You Can Teach Counting to Babies Much Before they Join Kindergarten
Babies are capable of
understanding and counting numbers much early in their life and not at the age
of four when they enter Kindergarten. A research done by John Hopkins
University team of cognitive scientists
discovered that babies who hear counting realize that counting indicates
quantity. The findings were reported in
the journal Developmental Science pointed out that babies may be years away
from understanding the exact meaning of number words yet recognise that
counting is about number. Lisa Feigenson, a cognitive
scientist at Johns Hopkins who specializes in the development of numeric
ability in children said, "Research like ours shows that babies actually
have a pretty sophisticated understanding of the world—they're already trying
to make sense of what adults around them are saying, and that includes this
domain of counting and numbers."
To find out, Feigenson and first author Jenny Wang, a former graduate student at Johns Hopkins who is slated to become an assistant professor at Rutgers University, worked with 14- and 18-month-old infants. The babies watched as toys—little dogs or cars—were hidden in a box that they couldn't see inside of but could reach into.
Sometimes the researchers counted each toy aloud as they dropped them into the box, saying, "Look! One, two, three, four! Four dogs!" Other times the researchers simply dropped each toy into the box, saying, "This, this, this, and this—these dogs."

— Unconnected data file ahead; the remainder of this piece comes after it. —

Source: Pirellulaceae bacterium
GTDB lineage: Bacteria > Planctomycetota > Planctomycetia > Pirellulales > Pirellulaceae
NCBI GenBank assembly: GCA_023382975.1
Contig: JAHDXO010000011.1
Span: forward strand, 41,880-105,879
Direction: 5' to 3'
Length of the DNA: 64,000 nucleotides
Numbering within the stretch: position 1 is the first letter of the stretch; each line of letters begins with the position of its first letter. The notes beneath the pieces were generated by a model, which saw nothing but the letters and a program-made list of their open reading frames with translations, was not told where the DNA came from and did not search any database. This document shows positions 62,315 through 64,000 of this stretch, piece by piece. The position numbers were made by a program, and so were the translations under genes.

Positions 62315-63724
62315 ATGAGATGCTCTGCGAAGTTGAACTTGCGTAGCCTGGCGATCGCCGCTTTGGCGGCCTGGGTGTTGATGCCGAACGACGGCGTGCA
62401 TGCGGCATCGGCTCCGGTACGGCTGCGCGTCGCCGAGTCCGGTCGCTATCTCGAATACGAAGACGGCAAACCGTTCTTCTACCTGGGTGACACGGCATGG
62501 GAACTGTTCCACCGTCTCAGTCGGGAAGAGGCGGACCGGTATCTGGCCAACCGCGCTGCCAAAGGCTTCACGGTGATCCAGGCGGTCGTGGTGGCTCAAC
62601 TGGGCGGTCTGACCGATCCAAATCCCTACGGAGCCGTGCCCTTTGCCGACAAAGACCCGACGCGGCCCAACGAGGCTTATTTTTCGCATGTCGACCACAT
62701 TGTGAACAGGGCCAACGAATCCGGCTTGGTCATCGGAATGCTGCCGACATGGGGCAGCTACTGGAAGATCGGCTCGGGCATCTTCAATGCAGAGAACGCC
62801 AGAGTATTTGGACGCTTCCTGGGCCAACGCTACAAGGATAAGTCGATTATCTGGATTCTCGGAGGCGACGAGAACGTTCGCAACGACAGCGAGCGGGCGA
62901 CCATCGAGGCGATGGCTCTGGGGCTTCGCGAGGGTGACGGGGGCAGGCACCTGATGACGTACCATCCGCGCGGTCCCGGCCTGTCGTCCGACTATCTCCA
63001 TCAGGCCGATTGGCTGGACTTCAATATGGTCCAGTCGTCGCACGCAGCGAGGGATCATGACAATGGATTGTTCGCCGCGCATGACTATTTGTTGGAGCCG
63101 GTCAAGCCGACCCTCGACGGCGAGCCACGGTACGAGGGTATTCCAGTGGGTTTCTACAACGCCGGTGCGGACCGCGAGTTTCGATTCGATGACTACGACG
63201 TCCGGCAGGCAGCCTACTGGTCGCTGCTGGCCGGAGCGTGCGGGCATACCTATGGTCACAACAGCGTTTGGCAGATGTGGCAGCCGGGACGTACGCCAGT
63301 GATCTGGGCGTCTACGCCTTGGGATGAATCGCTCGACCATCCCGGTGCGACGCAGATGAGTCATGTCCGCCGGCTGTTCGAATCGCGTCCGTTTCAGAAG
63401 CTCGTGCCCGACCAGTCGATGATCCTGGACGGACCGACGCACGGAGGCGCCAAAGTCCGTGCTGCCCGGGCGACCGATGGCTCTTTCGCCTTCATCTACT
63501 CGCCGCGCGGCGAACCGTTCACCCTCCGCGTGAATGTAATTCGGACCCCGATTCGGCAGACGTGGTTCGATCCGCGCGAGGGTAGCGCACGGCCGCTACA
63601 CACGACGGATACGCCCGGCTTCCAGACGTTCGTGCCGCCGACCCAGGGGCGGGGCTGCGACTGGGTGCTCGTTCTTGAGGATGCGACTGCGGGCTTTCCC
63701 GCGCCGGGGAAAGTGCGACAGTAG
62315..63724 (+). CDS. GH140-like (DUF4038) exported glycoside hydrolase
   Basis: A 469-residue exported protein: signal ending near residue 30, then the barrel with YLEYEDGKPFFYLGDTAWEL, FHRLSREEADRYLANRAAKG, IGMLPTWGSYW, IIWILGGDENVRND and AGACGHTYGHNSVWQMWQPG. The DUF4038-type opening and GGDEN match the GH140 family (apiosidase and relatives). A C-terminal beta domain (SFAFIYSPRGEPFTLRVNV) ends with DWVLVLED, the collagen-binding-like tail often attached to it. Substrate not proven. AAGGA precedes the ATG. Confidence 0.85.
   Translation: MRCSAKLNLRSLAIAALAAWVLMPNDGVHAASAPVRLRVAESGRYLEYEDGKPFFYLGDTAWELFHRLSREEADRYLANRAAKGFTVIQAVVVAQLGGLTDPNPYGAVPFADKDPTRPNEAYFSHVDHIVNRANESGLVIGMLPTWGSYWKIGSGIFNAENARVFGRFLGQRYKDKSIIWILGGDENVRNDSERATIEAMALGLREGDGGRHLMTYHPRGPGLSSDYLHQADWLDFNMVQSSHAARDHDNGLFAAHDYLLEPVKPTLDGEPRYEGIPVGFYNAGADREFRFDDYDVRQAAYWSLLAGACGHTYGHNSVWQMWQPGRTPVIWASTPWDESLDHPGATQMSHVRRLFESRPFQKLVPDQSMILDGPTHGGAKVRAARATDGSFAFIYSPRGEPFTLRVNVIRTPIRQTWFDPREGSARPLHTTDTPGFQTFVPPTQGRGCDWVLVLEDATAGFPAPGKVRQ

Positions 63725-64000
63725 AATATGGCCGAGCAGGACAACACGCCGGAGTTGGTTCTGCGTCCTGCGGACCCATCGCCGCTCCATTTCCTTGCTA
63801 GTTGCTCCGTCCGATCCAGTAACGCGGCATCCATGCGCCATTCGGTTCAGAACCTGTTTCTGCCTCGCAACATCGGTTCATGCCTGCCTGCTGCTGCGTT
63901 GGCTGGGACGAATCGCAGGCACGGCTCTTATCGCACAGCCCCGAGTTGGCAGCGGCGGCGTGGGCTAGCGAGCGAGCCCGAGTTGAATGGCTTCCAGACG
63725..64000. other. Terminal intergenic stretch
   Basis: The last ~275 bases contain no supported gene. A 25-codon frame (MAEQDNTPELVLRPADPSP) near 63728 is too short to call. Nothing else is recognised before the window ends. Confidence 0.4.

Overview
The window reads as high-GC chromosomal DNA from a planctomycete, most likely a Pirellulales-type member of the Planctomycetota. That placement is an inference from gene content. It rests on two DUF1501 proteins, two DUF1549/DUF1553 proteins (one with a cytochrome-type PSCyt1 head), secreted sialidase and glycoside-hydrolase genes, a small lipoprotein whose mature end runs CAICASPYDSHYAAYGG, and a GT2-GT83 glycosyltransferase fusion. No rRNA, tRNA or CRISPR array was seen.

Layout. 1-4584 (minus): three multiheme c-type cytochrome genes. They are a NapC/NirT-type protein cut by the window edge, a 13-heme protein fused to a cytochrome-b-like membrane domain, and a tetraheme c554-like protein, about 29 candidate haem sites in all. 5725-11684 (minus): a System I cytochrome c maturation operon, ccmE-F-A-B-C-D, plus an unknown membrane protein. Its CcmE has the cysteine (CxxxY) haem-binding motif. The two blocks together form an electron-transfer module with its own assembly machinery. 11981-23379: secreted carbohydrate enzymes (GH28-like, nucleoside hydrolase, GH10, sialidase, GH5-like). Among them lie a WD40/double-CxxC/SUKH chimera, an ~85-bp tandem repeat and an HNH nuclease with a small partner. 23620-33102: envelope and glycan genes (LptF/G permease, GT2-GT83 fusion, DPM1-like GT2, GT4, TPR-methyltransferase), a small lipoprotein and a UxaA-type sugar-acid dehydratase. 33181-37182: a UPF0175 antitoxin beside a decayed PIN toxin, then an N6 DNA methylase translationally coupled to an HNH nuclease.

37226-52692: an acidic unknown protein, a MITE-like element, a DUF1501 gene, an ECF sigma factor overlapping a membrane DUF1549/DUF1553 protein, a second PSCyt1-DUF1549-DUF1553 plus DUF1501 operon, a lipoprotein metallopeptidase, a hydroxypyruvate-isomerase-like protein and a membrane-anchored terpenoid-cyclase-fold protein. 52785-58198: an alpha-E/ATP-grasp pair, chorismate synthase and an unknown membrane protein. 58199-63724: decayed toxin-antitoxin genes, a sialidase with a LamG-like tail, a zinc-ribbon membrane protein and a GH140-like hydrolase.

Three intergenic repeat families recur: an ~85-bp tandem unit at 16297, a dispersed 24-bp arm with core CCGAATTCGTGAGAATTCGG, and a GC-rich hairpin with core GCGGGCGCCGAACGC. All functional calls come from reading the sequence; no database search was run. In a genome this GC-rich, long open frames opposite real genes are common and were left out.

Without counting, the babies had a hard time remembering that the box held four things. They tended to become distracted after the researchers pulled just one out—as if there was nothing else to see. But when the toys were counted, the babies clearly expected more than one to be pulled from the box. They didn't remember the exact number but they did remember the approximate number.
"When we counted the toys for the babies before we hid them, the babies were much better at remembering how many toys there were," Wang said. "As a researcher these results were really surprising. And our results are the first to show that very young infants have a sense that when other people are counting it is tied to the rough dimension of quantity in the world."
The team is now conducting several follow-up studies to determine whether early counting practice leads to later number skills and if English-speaking babies react to counting in a foreign language.
Source: John Hopkins University